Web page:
A few days ago, I watched “Pleasantville” for the first time.  My husband thought I’d like it because most of it was in black-and-white, and was set during the time period, which, according to a BuzzFeed quiz, I belong in.

Yes, I love “I Love Lucy” (I rewatch the series every few years and am a “liker” of the Facebook fan page, “A Daily Dose of ‘I Love Lucy’; when I was younger, I always said if I ever had fraternal twins, I would name them Lucy and Ricky), I wear red lipstick (Mary Kay’s Downtown Brown, which looks red on me), saddle oxfords were my favorite shoes as a little girl, and the only pair of pants I own is the one pair I have to wear for work (dresses and skirts always outside of work); even my wedding dress (or suit) looked more like something my grandmother would have worn to the Justice of the Peace, and my wedding hat and veil (reminiscent of Jackie O)

was an original from the sixties–an Etsy find.  My grandmother’s copper Jell-O molds (which I’ve spotted in old movies–always a thrill) adorn my kitchen wall; I even work at a retro-style diner.

When I got an unexpected check in the mail, the first words that came to mind weren’t “Hot damn!”, but rather, “Hot dog!”  Yes, I watch lots of old movies (95% of the movies I own pre-date 1965, though I no longer buy movies, now that I have a DV-R).  ABBA is the most recent band I like.

I am what you would call a square, with rounded, perhaps lacy edges.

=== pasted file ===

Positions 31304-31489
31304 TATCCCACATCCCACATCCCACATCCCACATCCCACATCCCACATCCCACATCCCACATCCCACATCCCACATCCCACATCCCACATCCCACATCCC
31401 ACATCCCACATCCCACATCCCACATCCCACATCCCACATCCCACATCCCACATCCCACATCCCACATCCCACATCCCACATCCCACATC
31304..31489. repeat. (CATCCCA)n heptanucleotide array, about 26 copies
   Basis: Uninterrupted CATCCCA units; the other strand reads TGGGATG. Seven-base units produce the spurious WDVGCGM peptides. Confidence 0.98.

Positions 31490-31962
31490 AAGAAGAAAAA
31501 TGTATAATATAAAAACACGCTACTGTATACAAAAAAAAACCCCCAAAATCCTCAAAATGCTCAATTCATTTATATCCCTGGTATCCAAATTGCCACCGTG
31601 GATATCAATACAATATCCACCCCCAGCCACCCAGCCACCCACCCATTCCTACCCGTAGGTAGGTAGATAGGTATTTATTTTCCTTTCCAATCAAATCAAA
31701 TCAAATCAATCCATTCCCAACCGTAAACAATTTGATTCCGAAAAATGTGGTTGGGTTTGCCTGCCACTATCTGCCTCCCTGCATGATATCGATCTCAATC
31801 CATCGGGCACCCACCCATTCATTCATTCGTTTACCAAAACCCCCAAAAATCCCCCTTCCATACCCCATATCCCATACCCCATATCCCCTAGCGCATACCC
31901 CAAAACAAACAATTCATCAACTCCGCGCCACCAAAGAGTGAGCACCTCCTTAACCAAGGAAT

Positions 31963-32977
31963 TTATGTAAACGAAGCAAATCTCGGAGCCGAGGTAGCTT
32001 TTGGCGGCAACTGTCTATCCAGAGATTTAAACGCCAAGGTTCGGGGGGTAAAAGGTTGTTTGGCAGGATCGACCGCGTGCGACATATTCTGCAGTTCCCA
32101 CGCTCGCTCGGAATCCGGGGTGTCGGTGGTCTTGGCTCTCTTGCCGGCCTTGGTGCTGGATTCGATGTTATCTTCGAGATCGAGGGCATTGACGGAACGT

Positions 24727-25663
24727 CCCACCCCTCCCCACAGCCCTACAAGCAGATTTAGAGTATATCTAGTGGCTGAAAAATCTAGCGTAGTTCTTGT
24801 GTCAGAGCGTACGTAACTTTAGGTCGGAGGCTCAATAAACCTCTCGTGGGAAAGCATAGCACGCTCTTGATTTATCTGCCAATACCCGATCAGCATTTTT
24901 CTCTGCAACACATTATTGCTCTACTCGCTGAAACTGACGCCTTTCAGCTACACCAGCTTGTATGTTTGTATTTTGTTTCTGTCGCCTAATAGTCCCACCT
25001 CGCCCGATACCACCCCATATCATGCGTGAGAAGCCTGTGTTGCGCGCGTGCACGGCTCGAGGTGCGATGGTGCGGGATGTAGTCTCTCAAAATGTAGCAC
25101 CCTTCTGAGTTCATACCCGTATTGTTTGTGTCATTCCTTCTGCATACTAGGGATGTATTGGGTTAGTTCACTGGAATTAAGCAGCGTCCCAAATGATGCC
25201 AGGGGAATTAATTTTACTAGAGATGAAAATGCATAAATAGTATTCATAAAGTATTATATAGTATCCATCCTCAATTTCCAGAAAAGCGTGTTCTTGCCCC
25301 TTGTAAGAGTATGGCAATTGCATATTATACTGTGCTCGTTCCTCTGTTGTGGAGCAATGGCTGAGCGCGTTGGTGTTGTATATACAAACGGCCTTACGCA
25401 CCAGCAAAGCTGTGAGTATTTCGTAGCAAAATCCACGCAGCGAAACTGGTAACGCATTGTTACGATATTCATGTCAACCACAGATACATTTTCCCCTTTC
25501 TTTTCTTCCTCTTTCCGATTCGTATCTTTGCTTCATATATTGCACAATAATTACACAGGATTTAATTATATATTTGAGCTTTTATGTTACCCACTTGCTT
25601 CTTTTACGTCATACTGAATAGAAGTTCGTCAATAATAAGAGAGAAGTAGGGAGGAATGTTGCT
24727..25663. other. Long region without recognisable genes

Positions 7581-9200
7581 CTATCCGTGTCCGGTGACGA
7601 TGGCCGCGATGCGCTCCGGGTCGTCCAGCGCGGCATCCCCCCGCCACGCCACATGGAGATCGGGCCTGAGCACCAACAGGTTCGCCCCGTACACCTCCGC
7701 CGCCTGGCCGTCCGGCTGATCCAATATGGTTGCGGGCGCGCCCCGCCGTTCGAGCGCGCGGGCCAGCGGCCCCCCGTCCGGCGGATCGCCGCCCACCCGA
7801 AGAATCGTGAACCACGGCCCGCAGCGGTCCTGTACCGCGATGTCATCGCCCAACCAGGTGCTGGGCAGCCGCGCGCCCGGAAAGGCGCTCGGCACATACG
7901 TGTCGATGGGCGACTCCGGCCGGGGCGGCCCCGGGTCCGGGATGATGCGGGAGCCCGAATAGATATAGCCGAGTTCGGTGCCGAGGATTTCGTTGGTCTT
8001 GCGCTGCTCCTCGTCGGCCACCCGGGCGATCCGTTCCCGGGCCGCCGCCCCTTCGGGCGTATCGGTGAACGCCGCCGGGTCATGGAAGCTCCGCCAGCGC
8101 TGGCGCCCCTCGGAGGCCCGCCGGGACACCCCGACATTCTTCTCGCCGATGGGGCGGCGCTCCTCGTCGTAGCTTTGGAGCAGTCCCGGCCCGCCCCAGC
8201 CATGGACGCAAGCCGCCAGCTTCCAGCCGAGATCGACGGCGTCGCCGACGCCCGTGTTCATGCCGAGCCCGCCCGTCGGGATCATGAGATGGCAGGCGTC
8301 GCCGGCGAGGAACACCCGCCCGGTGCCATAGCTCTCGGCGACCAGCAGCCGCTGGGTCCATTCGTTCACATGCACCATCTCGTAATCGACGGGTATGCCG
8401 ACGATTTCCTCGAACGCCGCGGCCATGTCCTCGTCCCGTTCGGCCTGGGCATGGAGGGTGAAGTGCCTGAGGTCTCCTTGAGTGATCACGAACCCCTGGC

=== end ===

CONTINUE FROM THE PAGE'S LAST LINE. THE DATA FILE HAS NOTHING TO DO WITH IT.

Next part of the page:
When I was eighteen, I saw a commercial with a placid woman standing in front of a lighthouse, advertising a free Book of Mormon.  The commercial appealed to me, and so I ordered a book online.  I had a choice between having the book sent to me via USPS, or I could have two Mormon missionaries deliver it to me personally.  I chose the latter (pun intended).

I chose that option because I wanted to see what Mormons look like.  Of course, the first thing that came to mind was polygamy.  I think it was more curiosity than anything that prompted me to order the book, and what a life-changing whim that turned out to be.

I ended up becoming baptized, though when the missionaries mentioned tithing, and how it was required to be a member in good standing, I, remembering what my parents said about being beware of any church that asks for money, fell away.

Nine months or so passed, and I met a boy (at a political group at University) whose name was familiar from high school, though we’d never met.  He sort of dated/socialized me back into the Church, and by the time we broke up, I was fully converted.  I hadn’t fallen in love with him, but I’d fallen in love with the Church.  The Mormon lifestyle is like a throwback to the Fifties–I felt like I’d finally found the Church that I was made for.

Living in the South, I’d churched around quite a bit.  (Being a “Jesus Freak” was big in the eighties and early nineties, though I never referred to myself as one.  Just not my personality to wear my religion on my sleeve).  Pensacola, Florida, is like a Christianity smorgasbord–if you’re a Christian, there is a church for you somewhere here.  Never before had I felt so welcomed.  It felt good, and it felt right, and it was, for me, at that time.

The Church was a wonderful experience, till I went to Utah, and lost my testimony in Joseph Smith.  The father of the boy I had dated had admonished me not to go, and, to the best of my recollection, he’d told me if I went, they’d lose me, and they did.  I can never regret going, though, for because of my leaving, I am the person I am today.